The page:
Lest We Forget (Part 11)
Yes, lest we forget that the legacy bequeathed to us in 1913 by the British, christened Port Harcourt was a Garden City.
That city with its sublime beauty of a Garden, stood tall among its peers in the continent. Some called it the city of Roses, Port highlife and several names in local languages spoken in the area. It was the Whiteman’s city in a Blackman’s peninsular.
A city welcoming to all across West Africa, cosmopolitan, civilized, safe, prosperous and a free town indeed.
The city centre, the sea port, railway and airport complimented the ambience of a modern city modeled after London and Liverpool.
In part one of this catalogue, I recalled the sordid state of affairs which can be attributed to growth due to population explosion, as well as decay, due to lack of proper urban logistics, planning and control over the years.
This catalogue recalled that different administrations after the war, when as the poet Gabriel Okara puts it, “the Roses had been over grown with weeds,” made efforts at restoration.
Most of the efforts were mere superficial and rudimentary. While the Diete Spiff administration concentrated in the construction of institutional structures and rehabilitation, slums and shanties were springing up, especially in the water fronts which ordinarily should have developed into modern satellite towns in the city.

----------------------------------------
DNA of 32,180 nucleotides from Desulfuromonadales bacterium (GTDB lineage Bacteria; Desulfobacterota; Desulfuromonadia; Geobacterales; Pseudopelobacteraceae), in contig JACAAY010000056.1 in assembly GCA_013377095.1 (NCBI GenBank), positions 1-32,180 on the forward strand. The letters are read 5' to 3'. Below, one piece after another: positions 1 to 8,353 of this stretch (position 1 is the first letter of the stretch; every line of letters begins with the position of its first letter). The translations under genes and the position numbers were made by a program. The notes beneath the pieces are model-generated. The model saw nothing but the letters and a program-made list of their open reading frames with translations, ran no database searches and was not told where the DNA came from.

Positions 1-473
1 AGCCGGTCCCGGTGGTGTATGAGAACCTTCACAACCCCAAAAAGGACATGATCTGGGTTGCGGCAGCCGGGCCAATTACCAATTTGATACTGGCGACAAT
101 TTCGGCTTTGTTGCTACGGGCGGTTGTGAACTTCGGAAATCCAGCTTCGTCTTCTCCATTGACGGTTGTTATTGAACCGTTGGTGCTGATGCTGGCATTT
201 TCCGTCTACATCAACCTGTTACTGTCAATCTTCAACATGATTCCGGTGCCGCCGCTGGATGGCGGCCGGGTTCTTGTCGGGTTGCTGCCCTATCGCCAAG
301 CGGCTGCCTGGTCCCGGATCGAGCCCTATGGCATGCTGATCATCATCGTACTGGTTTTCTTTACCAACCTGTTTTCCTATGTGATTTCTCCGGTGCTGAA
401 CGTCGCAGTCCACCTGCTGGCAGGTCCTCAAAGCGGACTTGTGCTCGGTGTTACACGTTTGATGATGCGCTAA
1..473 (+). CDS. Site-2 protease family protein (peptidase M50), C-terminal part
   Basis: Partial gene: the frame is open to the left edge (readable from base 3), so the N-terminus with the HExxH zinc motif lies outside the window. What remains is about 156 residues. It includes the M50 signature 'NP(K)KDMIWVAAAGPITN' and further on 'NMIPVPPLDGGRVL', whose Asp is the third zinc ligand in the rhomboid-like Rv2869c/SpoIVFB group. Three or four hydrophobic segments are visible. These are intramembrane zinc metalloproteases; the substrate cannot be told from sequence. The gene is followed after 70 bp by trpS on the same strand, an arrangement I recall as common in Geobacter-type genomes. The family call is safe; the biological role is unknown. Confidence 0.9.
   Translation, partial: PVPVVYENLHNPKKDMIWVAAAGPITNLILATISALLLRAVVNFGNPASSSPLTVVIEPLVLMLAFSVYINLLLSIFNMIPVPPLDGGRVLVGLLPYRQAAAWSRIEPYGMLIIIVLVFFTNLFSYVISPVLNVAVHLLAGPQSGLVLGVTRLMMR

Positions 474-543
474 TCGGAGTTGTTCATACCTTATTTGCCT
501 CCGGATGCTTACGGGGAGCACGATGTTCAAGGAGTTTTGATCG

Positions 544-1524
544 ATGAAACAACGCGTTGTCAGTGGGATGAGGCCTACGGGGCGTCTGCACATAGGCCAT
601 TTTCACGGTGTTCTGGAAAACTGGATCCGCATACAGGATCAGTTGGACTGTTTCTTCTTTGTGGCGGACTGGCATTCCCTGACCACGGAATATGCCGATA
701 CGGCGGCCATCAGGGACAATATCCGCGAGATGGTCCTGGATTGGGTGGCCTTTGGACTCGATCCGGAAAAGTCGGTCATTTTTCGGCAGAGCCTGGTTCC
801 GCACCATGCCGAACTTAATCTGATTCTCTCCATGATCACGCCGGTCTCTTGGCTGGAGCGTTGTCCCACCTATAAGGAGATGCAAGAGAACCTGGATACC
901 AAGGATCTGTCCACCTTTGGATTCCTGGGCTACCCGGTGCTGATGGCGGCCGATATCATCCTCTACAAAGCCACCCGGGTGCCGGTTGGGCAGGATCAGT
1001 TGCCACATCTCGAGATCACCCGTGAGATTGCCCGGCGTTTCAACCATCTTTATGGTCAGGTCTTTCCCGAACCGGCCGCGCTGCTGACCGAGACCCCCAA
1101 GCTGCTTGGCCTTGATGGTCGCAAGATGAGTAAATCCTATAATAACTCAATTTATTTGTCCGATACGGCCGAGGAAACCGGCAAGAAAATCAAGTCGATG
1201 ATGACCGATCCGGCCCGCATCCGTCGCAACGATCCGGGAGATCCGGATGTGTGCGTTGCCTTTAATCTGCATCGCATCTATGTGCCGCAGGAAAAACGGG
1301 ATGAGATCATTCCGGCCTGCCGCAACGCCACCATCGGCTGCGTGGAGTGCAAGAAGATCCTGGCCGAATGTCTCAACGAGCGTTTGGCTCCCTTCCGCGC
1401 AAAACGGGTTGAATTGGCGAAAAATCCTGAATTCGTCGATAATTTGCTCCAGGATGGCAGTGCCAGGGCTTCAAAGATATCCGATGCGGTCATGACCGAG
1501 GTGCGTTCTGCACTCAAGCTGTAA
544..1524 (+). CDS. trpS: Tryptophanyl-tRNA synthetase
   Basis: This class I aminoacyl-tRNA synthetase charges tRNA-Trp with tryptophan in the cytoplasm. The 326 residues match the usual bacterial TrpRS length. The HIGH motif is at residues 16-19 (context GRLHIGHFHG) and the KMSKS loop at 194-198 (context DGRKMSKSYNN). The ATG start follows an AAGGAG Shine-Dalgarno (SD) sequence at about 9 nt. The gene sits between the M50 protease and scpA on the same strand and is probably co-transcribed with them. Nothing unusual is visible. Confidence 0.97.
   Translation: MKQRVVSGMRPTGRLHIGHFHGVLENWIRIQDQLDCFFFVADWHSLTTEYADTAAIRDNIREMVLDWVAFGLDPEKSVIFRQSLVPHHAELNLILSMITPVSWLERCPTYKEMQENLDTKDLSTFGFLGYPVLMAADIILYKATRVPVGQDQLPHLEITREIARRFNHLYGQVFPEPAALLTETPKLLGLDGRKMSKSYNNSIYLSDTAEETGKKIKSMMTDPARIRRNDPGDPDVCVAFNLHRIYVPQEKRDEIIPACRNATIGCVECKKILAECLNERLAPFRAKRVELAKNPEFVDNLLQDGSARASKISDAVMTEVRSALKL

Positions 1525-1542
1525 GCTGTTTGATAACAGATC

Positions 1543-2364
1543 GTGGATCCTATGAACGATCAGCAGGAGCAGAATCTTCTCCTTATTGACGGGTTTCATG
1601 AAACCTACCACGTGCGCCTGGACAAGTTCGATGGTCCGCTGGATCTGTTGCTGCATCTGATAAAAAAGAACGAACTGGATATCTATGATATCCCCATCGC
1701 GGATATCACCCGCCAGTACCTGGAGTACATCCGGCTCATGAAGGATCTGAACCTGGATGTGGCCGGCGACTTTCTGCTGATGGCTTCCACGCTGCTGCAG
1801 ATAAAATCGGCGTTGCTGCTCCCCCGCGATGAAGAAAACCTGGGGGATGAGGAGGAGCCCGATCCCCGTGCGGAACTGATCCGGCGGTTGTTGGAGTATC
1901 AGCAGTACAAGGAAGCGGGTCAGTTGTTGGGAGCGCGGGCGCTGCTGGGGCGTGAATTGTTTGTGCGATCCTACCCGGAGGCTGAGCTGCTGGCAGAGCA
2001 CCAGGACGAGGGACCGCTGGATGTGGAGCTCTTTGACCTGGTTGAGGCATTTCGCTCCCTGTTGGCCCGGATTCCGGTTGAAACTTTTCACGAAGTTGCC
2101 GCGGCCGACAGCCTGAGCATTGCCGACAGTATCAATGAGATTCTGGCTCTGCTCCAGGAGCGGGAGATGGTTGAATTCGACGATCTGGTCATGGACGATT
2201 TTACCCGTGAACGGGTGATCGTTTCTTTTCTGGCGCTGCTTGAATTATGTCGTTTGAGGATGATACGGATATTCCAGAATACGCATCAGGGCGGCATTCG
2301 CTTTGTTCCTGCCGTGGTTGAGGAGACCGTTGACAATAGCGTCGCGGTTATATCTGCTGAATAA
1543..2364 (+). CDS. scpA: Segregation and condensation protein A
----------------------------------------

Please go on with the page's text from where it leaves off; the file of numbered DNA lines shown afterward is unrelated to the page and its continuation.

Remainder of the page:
Also, businessmen and traders were distorting building structures to set up businesses. The result was that everywhere outside the markets, became businesses or trading outlets and to many, it was a sign of growth but a negative one at that.
New residents brought in village cultures, shanty lifestyles and the resultant heaps of rubbish transformed the city into a near garbage city. Itinerant traders from neighbouring states stormed the city with the ugly culture of random street trading, hawking all manner of wears, littering the roads not only with their nuisance but with dirts, blocking drains etc. The development brought insecurity of some form.
Another ugly state of Affairs was the fact that most of the buildings built during the colonial times began to diminish in structure and aesthetics. Most of them became broken, deroofed defaced and yet inhabited by residents who couldn’t maintain them. The abandoned property phenomenon made matters worse as buildings which could not be reclaimed or acquired rotted away depicting ugly ambience in the city.
The immediate past administration made bold efforts to reverse the squalor by breaking down illegal structures and buildings that breached extant building regulations and shanties were removed. The largest shanty, Elechi Beach Slum was pulled down and streets were expanded. That government however, was not consistent in its urban renewal policies as many streets were ignored, Trans Amadi Industrial Layout was completely abandoned, New Layout, Borokiri and many parts of old Port Harcourt Township were completely ignored.
The old Port Harcourt Township began to look like an abandoned village. Diobu areas of Port Harcourt were a sordid sight of squalor.
The impression created was that the old city had been abandoned and the development of a Greater Port Harcourt area was the only way to go.